Understanding Spinal Cord Injury: Severity and Complexity

Most spinal cord injuries, when severe, can cause sudden onset of weakness in the limbs, depending on the level of spinal cord injury.

Spine. Image courtesy of Pearson Scott Foresman/Wikimedia Commons

The spinal cord is made up of a column of nervous tissue that extends from the base of the skull to the lower back. It is covered by three thin layers made up of protective tissues called dural membranes. These nerves carry impulses from the brain to various muscles in the body. The spinal cord is an extremely delicate structure and constitutes our central nervous system (CNS) along with our brain. Since nerve tissue does not have the ability to regenerate, if the spinal cord is injured, the defects may be permanent.

Although spinal cord damage can occur in many ways, the most common cause of spinal cord injury is trauma in some form to the spine. Non-traumatic injuries are not as common but can occur due to tumors, blood loss or stenosis (the space inside the spine being too small). Most of the time, trauma causes fractures of the vertebral bodies, which in turn cause compression of the spinal cord. Direct injury to the spinal cord in the form of bleeding into the cord or swelling of the cord can also occur due to injury. Sometimes spontaneous fractures of the vertebrae can occur in the elderly, mainly due to osteoporosis, resulting in spinal damage. In rare cases, some tumors can spread to the spine, causing the vertebrae to collapse and injuring the spinal cord.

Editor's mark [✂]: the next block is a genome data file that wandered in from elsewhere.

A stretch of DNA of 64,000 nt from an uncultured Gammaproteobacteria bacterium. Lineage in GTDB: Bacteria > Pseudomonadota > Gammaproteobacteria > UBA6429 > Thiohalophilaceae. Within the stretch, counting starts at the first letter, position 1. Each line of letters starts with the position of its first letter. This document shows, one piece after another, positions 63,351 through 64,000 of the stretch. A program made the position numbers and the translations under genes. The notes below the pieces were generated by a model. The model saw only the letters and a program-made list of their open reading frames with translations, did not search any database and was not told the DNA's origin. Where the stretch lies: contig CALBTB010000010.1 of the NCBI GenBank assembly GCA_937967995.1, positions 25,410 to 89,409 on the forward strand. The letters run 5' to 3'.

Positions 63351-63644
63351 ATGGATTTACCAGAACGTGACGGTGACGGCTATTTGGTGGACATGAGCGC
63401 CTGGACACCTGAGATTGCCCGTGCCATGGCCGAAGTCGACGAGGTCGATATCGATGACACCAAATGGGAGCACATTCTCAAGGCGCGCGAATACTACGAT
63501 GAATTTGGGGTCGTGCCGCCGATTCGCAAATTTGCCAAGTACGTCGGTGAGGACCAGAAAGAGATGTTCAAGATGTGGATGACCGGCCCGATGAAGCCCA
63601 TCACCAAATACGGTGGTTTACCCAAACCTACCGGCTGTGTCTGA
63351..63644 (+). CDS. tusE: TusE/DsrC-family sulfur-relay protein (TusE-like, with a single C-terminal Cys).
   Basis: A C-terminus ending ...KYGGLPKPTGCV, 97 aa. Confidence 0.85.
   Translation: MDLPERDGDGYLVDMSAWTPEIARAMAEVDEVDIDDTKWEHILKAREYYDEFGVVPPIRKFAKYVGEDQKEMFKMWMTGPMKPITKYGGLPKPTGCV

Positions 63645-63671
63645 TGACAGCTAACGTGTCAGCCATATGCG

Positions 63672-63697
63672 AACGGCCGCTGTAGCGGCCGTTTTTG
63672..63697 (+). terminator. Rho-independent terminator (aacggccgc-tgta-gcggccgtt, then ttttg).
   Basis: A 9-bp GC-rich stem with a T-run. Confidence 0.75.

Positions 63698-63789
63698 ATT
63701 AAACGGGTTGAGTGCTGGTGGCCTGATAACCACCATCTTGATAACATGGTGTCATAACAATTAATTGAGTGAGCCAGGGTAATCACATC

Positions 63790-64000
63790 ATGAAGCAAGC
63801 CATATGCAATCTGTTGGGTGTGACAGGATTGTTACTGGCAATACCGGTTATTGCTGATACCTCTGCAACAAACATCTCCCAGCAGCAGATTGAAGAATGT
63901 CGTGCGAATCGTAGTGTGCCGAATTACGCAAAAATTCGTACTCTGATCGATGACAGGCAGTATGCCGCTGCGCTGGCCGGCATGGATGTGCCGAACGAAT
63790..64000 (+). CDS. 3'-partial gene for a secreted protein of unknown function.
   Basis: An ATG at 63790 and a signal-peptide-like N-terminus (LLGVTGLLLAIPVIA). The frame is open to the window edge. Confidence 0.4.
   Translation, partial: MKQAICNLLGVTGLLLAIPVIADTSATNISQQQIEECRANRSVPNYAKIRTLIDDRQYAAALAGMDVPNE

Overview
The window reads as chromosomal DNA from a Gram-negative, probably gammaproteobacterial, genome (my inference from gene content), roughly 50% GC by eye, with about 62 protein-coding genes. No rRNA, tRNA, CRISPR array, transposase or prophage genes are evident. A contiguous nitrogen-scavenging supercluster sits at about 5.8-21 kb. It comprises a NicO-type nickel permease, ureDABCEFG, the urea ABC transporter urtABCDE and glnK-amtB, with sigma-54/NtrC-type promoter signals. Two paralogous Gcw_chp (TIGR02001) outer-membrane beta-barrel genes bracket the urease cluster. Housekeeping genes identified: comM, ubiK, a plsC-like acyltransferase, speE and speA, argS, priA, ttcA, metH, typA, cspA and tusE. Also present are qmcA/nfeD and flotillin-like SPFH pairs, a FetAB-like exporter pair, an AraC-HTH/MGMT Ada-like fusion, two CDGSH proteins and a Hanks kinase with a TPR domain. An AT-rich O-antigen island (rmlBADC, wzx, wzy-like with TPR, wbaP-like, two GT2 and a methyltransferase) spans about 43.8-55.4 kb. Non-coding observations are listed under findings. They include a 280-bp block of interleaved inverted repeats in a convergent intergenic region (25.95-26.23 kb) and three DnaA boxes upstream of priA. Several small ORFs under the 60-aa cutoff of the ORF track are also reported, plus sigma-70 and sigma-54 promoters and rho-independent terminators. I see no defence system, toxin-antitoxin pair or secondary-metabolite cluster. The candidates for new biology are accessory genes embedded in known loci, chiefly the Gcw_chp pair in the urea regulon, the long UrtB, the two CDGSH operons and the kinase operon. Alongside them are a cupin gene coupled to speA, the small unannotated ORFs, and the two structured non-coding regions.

Most spinal cord injuries, when severe, can cause sudden onset of weakness in the limbs, depending on the level of spinal cord injury. Difficulty passing/controlling urination and difficulty passing stools may occur in some cases. Severe pain in the neck or back region is also associated with spinal cord injury. Simply put, spinal cord injuries can be divided into two broad categories: complete and incomplete. A complete spinal cord injury refers to the absence of all sensation and motor function below the injury. An incomplete spinal cord injury, on the other hand, occurs when you have motor or sensory function and feel under the injured area.

Treatment for spinal cord injuries can be conservative or surgical depending on the type and extent of the injury. The goal of any surgical treatment is to relieve pressure on the spinal cord to stop further damage and to prevent further movement of the vertebrae at this level by fixation of the spine. Restoring the alignment of the vertebral bodies is also important.

These surgeries can now be performed with minimally invasive techniques in a multidisciplinary tertiary care hospital with a Full Time Specialist System (FTSS), ensuring easy availability and access to dedicated specialists. Minimally invasive surgeries place screws into the vertebrae for stabilization through tiny incisions. This avoids a large amount of muscle dissection and blood loss associated with open multi-level bindings. In selected cases, robotic screw fixations can be used when the anatomy is extremely distorted. If there is only an internal cord injury, medical management in the form of steroids and motion avoidance is recommended.

Our spines act as the fundamental support for our entire body balancing the neck, chest, lower back and pelvis, to keep the head, trunk and legs in correct alignment. By instilling healthy spinal habits into our lives through regular exercise, stretching, and maintaining a balanced weight, we can minimize the risk of injury. Therefore, the best way to treat spinal cord injuries is to prevent them.

The author is consultant, neurosurgery. Views are personal.

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Sharon D. Cole